Zimbabwe Votes 2008

Welcome to ZimbabweVotes2008, a platform designed to promote a discussion about Zimbabwe's make or break Presidential and Parliamentary elections to be held in March 29, 2008. We will discuss the contesting political parties and their strategies, the candidates and their constituancies, and the prospects of the elections providing a solution to the Zimbabwean crisis. Welcome to the discussion.

Saturday, February 23, 2008

Makoni is the man of the moment

Raphael Mthombeni (makhiyesenior@yahoo.com)

Sat 2/23/08 6:02 AM

The fact that Mugabe has finally spoken out against Makoni tells you who he thinks his real opponent is in this election; that is all we were waiting to hear. Makoni is the man of the moment; let the whole country rally behind him to oust this monster. All the Zimbabweans in the diaspora need to support this change; morally physically and financially. This is the best chance we have to move the country forward to great prosperity and sanity in the world. Those of you who want to be part of change with you contributions, we at MDC-NAD are already on the move. We sent our first financial support to the MDC Party Tresurer Mr Dulini this week. Money will make the campaign effective. The candidates will have to move and cover the country. Ladies and gentlemen time is not on our side let us not run but sprint to the finish line.

You can contact us at the NAD-MDC link below and be part of the change process:


Ayihlome kusile madoda !!

Raphael Mthombeni

By Lebo Nkatazo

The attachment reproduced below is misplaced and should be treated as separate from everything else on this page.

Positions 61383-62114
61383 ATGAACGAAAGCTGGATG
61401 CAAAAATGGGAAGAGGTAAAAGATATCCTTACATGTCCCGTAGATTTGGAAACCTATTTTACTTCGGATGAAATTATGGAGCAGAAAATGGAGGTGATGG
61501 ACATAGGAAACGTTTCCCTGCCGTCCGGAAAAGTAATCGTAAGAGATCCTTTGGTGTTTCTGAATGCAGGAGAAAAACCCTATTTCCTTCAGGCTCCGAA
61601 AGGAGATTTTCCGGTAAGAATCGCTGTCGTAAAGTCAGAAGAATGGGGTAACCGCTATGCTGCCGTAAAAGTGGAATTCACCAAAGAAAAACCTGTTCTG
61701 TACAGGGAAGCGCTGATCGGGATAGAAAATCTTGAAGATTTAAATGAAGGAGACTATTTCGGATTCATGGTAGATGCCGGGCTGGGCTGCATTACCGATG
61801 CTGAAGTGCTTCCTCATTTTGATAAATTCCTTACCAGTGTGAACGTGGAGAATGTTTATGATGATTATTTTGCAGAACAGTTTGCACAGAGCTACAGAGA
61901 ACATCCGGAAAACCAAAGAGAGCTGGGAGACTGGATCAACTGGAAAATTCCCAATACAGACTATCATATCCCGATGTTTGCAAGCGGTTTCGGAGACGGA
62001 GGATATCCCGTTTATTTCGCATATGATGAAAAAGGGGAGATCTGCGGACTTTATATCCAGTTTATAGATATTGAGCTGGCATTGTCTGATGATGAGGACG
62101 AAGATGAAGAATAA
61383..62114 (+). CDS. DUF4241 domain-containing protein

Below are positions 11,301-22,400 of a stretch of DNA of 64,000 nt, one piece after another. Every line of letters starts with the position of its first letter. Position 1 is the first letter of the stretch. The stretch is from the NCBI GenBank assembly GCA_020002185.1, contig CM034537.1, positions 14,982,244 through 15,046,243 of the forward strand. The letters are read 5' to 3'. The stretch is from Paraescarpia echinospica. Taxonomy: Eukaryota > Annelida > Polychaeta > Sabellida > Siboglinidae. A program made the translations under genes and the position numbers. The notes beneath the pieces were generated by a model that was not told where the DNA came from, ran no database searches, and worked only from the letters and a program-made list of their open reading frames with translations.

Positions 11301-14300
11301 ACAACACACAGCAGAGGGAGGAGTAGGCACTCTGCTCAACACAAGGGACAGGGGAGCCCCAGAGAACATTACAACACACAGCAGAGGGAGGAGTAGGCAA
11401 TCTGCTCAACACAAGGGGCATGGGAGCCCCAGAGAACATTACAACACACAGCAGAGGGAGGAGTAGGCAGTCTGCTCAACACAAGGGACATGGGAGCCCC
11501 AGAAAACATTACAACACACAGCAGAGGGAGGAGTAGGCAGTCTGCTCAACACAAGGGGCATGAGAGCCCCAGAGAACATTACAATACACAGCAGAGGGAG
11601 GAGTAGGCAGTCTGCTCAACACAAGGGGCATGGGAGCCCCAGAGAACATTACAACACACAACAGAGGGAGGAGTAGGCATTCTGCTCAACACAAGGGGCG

Last updated: 02/21/2008 20:47:20 ZIMBABWEAN President Robert Mugabe on Thursday launched into a virulent attack against his former finance minister who is challenging him in elections next month, describing him as worse than a prostitute. In a television interview to mark his 84th birthday, Mugabe launched into Simba Makoni who until February 5 was a member of the politburo, the top decision making body of the ruling Zanu PF party.It was the first time Mugabe publicly reacted to Makoni’s challenge which has injected a new excitement to the presidential race which appeared to be headed for a rematch of his disputed 2002 victory over Morgan Tsvangirai, leader of the opposition Movement for Democratic Change (MDC).Mugabe blasted: "What has happened now is absolutely disgraceful. I didn’t think that Makoni, after all the experience, could behave like the way he did and in a na├»ve way too, boasting that ‘I am Simba Makoni’.“He doesn’t even have a party, he says ‘people come and join me I am amazing, I am a magnate, come to me and I am there to lead you’. No! You go to the people and the people find you, you don’t become self-important when you are looking for support."So I have compared him to a prostitute. A prostitute could have stood up also saying ‘I have boyfriends in the MDC, others are in Zanu PF, there is no party without my boyfriends, so I am going to the nomination (court) as well’. But you see, a prostitute could have done better than Makoni because she has clients.”Personal attacks have become a hallmark of Mugabe’s survival strategy as he battles growing resentment to his continued stay in power, manifesting itself through rampant indiscipline in the Zanu PF ranks.With the country’s economy all but collapsed and record inflation of over 100 000 percent, Mugabe’s television interview offered little insight into his economic revival plan."It means purely we have got to enhance production, make the goods available as cheap as possible. But we need to work with people who also understand that," he said when asked how his government intended to deal with the inflation crisis.Mugabe was upbeat about his chances of being re-elected, saying his victory would be a blow to British Prime Minister Gordon Brown’s ‘regime change’ agenda in the southern African country."I do hope the humble pies -- and they will be big ones -- that we will deliver for the edification of the opposition will be eaten and eaten satisfactorily," he said.Mugabe’s chief rival in the past decade Morgan Tsvangirai launches his presidential campaign in Mutare this weekend, while Makoni is expected to hold his first rally in the second largest city of Bulawayo next week.